There are people who had type 2 diabetes for 12 years, and they reversed it without any medications. What they did right was implement the following lifestyle changes for type 2 diabetes management.
Regular exercise is the key to notable results of type 2 diabetes management. Helps improve insulin signalling, making the body’s cells more responsive to insulin. It enhances the communication between insulin and the cells. Thus allowing insulin to effectively transport glucose from the bloodstream into the cells for energy.
Another good practice for the management of type 2 diabetes mellitus is weight management. When you manage your weight effectively, it can help lower your HbA1c levels. This means your blood sugar control improves, and it reduces the risk of complications related to diabetes.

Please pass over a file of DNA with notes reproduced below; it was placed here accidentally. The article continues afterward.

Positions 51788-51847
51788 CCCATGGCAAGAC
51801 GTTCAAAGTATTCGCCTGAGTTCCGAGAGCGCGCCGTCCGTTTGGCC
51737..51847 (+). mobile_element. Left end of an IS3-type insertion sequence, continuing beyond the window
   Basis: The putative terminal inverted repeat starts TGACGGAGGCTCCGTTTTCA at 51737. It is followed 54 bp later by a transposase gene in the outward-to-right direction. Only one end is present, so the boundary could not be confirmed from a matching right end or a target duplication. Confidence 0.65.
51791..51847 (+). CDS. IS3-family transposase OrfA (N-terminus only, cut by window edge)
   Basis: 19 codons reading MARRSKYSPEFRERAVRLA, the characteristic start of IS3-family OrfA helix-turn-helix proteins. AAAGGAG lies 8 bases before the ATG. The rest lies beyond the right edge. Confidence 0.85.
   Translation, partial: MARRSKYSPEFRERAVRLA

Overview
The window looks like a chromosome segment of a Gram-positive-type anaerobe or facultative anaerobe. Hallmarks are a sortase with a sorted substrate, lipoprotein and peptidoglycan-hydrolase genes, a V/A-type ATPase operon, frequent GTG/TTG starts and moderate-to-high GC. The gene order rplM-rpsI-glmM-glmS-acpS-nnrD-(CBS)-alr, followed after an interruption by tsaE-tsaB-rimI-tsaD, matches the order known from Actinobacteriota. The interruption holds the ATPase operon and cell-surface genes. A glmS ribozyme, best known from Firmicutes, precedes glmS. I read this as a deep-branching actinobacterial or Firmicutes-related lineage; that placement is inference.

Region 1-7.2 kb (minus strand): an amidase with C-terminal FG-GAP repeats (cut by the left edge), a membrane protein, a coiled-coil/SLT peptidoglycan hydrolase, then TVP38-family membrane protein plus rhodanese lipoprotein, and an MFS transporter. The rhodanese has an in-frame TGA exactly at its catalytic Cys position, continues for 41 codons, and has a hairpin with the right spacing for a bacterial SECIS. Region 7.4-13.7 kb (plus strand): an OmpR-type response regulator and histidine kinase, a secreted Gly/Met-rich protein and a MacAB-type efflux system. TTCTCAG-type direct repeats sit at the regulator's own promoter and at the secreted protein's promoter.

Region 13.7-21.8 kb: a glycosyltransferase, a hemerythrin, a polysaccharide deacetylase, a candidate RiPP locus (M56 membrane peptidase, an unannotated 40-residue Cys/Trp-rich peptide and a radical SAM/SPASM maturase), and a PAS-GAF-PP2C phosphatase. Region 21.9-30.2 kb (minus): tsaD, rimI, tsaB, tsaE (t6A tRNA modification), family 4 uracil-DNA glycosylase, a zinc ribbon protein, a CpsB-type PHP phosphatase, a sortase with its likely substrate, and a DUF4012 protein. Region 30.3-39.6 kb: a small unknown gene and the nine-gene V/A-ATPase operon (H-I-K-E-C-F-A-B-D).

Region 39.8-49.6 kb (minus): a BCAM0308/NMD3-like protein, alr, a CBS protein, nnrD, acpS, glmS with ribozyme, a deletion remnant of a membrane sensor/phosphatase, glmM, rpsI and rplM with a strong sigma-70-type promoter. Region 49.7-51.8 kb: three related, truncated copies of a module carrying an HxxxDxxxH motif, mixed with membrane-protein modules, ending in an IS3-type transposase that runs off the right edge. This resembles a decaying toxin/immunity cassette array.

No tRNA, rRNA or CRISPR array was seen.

“A healthy diet is all you need for the right type 2 diabetes management!” No matter how easy it may sound, it’s still a vague answer to “How to manage diabetes?” Management of diabetes mellitus is not just about eating healthy. It’s more about balancing that healthy diet well. You can engage in dietary management of diabetes by including foods that get you a good mix of vitamins, minerals, and fibre. Choose complex carbohydrates over refined carbohydrates. Pay attention to your portion sizes to avoid overeating, and opt for naturally sweet food over sugary foods, drinks, and desserts.
Having a proper sleep schedule can help in managing type 2 diabetes. Sleep improves insulin sensitivity, thereby regulating blood sugar levels. Moreover, proper sleep provides the necessary energy to engage in physical activities and helps in appetite regulation.
Summary: A proper lifestyle and proper diet shall help in controlling type-2 diabetes efficiently.
Also Read: Diabetic Diet Chart Indian
Dietary Management of Diabetes